Last year when The Tour De France visited Provence I was down here on my own and still waiting for the boys to arrive from their rather epic cycle ride from Dartmoor to Sète.
I grabbed the chance to watch The Tour finish on the iconic Mont Ventoux, only for the summit finish to be scuppered by incredibly high winds – so I spent the day at Chalet Reynard rather under-dressed for the chilly, unseasonal weather!
Tom on his way to the summit a couple of weeks ago – if only the weather had been like this last year!
This year though The Tour passed even closer to home so with Andy and the boys down this time we made our plans to watch it pass through.
As Francophiles & cyclists we all love The Tour and it really is one of the great sporting occasions each year. Watching the coverage on telly is good as it’s a perfect travelogue of France and has actually encouraged us to visit some new places over the years including Les Baux (first seen on helicopter shots during the coverage a few years ago!)
Beautiful Les Baux
However watching The Tour on one of the stages is simply good fun and the opportunity to watch it within a few miles of home is something not to be missed.
Yesterday saw The Tour following roads near us that we cycle along regularly – passing through Banon then the lovely Boulangerie at Simiane La Rotonde…….
This Boulangerie at Simiane-La-Rotonde is a firm favourite of ours
before the wonderful downhill, past The Colorado Provençal at Rustrel…….
dashing through Apt, then on towards Lourmarin via the Col du Pointu……
The beautiful Chateau at Lourmarin makes a great backdrop for the peleton
So for quite some time now the date has been in the diary and we planned to do nothing else really but cycle and watch it pass through.
So yesterday morning Andy and I pottered out to Bonnieux for breakfast….
Friday morning breakfast in the market at Bonnieux
Where we had our hearts in our mouths watching a chap repair the roof opposite- wandering across the tiles apparently without a care in the world!
As someone who hates heights – this was not easy to watch!
We then headed back across the back roads to the Col du Pointu just to see how busy it was ahead of heading home, packing a picnic and cycling back up.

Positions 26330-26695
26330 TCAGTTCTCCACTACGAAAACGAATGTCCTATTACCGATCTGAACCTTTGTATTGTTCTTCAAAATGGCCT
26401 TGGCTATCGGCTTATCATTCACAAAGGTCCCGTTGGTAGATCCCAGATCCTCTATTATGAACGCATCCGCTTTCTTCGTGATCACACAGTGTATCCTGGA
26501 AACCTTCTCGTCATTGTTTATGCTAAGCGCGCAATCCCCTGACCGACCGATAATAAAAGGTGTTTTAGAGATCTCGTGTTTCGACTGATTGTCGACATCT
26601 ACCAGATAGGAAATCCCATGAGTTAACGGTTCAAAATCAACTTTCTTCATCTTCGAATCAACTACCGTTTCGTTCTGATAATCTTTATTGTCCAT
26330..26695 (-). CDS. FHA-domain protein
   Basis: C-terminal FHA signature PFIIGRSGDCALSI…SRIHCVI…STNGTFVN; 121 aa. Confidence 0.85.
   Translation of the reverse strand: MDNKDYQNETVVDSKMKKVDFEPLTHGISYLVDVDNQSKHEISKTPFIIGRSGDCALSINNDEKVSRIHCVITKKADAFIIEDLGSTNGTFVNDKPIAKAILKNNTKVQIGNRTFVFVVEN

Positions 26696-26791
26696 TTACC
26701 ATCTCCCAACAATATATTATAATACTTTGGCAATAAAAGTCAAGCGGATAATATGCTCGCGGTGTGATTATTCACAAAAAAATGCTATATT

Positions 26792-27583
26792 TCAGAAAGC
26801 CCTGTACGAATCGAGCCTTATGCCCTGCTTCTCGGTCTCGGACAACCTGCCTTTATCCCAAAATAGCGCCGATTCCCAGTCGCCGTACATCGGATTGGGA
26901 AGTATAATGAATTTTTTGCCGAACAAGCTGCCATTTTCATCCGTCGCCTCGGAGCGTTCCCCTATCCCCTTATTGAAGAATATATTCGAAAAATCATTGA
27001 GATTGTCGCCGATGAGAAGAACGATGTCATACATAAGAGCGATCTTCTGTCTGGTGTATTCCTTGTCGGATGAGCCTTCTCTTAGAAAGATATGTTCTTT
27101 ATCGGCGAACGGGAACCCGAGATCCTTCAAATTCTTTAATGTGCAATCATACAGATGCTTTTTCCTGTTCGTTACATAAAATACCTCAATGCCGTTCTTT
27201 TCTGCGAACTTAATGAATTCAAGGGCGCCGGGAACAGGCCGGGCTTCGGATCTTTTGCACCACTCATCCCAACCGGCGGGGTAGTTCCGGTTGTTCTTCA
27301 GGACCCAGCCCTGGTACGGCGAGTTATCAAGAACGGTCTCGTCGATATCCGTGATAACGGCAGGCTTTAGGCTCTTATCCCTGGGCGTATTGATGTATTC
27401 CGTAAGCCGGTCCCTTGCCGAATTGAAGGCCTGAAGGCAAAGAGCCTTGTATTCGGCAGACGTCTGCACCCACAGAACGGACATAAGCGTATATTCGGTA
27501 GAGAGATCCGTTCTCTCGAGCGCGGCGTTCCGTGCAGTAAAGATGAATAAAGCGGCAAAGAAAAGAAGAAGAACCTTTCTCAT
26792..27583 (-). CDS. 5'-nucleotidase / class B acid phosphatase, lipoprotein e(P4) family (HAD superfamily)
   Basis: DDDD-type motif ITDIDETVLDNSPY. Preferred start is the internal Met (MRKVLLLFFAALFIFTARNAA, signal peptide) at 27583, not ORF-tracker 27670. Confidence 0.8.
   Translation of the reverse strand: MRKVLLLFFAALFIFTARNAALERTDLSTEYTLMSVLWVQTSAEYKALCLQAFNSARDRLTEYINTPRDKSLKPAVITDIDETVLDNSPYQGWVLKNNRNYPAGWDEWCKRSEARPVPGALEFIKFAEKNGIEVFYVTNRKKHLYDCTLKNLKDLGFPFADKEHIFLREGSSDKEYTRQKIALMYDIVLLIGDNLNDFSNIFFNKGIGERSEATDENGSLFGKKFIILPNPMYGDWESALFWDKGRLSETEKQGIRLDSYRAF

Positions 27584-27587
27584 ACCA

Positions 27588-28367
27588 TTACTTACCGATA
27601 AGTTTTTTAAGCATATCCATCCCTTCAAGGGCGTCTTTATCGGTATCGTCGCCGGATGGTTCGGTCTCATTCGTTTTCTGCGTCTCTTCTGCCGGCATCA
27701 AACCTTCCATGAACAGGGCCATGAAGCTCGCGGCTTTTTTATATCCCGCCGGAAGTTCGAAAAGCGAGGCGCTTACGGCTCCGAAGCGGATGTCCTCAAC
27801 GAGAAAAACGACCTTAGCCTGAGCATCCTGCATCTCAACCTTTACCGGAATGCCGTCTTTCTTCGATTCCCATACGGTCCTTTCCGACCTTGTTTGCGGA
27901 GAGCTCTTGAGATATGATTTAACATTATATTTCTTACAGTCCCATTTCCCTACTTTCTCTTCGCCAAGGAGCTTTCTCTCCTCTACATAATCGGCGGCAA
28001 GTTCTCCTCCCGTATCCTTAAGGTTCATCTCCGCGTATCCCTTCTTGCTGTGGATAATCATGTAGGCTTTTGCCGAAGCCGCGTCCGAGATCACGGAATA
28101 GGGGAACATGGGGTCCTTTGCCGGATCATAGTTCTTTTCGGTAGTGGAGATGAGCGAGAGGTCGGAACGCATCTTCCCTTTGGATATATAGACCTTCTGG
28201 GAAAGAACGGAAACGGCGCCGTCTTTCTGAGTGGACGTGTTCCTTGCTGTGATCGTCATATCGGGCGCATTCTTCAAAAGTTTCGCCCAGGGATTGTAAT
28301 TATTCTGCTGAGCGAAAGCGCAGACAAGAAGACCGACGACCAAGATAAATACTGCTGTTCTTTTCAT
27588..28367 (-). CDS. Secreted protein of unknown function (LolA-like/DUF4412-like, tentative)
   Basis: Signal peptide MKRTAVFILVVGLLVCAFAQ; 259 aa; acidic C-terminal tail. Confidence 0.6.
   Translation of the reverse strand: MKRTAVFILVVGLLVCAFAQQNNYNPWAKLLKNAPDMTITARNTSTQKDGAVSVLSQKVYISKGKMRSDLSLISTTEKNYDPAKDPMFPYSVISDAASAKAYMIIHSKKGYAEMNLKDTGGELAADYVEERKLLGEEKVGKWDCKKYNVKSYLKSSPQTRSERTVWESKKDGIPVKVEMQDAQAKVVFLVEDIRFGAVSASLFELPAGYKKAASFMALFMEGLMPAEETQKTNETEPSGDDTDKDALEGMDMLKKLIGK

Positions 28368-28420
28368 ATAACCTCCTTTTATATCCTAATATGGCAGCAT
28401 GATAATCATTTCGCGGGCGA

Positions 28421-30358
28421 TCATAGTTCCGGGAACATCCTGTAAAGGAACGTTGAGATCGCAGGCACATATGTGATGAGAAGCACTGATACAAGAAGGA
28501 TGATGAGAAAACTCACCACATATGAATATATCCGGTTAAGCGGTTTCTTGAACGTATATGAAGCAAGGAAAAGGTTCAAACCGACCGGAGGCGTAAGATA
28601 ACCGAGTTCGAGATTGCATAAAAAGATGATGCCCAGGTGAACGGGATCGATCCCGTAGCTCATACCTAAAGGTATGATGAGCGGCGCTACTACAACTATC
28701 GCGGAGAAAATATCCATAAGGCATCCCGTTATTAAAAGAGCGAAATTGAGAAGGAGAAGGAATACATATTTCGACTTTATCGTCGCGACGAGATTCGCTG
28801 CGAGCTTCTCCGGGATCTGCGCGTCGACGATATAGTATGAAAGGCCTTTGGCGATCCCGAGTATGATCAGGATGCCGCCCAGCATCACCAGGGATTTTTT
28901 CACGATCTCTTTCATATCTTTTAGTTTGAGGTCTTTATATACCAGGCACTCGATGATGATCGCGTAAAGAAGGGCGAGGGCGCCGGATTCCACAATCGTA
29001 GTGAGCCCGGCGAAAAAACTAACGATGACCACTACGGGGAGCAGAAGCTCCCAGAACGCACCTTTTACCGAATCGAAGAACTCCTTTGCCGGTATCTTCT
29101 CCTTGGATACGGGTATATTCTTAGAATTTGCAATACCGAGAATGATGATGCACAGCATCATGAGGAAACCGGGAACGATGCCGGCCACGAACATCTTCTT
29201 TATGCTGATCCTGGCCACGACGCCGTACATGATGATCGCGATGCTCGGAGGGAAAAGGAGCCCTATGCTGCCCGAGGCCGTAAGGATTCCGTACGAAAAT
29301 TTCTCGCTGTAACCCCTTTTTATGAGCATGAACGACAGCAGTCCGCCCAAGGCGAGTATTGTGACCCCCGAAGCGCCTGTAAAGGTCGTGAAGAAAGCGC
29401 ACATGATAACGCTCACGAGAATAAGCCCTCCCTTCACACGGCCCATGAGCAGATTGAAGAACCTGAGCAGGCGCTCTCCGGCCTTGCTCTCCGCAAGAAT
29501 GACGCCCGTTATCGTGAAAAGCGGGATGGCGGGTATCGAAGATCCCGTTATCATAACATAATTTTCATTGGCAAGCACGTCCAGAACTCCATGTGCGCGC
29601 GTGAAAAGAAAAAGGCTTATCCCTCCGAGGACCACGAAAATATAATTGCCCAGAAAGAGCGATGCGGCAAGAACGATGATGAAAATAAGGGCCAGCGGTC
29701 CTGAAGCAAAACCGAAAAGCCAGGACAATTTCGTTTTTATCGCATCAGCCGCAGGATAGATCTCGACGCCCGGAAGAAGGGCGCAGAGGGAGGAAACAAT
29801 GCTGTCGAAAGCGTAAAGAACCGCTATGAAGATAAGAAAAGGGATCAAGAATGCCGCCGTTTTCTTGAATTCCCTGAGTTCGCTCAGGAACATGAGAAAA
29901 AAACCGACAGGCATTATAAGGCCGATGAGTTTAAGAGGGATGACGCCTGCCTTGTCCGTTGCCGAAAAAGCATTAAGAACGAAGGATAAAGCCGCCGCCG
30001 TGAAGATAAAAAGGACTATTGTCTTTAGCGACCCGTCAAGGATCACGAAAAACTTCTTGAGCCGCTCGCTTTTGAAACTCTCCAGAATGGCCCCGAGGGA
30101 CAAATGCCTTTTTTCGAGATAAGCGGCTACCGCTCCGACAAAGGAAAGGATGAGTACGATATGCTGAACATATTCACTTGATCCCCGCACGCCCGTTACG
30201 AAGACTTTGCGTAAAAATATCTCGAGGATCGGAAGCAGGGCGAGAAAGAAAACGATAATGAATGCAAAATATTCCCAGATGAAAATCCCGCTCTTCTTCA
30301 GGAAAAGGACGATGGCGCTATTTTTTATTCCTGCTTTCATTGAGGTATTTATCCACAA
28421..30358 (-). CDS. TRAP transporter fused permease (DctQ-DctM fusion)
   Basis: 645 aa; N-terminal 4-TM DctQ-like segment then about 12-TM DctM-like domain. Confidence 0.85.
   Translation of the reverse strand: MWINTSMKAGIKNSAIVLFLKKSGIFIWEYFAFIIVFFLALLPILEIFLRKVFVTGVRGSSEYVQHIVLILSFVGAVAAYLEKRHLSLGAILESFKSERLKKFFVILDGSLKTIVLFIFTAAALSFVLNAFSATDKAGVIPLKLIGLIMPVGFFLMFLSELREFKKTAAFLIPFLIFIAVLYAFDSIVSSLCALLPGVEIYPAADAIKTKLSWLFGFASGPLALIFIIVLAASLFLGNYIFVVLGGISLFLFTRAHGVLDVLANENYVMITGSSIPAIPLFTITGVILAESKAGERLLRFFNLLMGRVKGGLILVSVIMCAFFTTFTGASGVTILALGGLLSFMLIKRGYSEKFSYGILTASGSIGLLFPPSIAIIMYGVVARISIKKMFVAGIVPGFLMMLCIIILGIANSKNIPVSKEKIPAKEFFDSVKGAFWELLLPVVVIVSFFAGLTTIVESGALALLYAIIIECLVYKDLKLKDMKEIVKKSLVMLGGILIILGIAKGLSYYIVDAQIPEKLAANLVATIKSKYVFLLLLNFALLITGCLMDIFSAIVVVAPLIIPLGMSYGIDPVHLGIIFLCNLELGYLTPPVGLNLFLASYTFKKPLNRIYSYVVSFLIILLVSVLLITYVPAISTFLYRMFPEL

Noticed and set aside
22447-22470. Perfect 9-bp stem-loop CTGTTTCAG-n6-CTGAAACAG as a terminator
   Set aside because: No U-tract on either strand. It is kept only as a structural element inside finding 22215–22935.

By 10.30am the road was already closed and the verges were full of camper vans and people picnicking, with cars parked in fields on the Bonnieux side of the junction and along the Plateau des Claparèdes on the Saignon side too.
By 1030 am there was already a crowd and a party atmosphere
The jolly Gendarmes were pointing people in the right direction, although it was apparent that some motorists were not happy that they couldn’t drive to Lourmarin along the main road and we saw a number of cars parked with people frantically looking at maps trying to find a route through – when probably the best thing to do would be to change plan and just stop to watch the race and enjoy the spectacle!
After hammering home we quickly packed a picnic and headed off again as we were determined to watch it on the final section of climb towards the Col.
The final KOM at the top of the Col
The boys had other plans and had decided to watch the early part of the day’s events on telly before cycling a few kilometres to watch it pass in the approach to Apt – aiming to get there in time to watch The Caravan pass.
Andy & I got back up to the Col in good time and found a spot about 200m from the top of the climb, with a good view of the road up from the bends below.
This seemed to be a perfect place to sit
We were soon joined by a chap from Robion cycling club & his grandson who had cycled to their third Tour – what a brilliant way for them to spend time together & it was evidently being enjoyed by both of them. They set up a banner between the trees and settled down to wait – bearing in mind that the riders weren’t due to arrive for over 3 hours!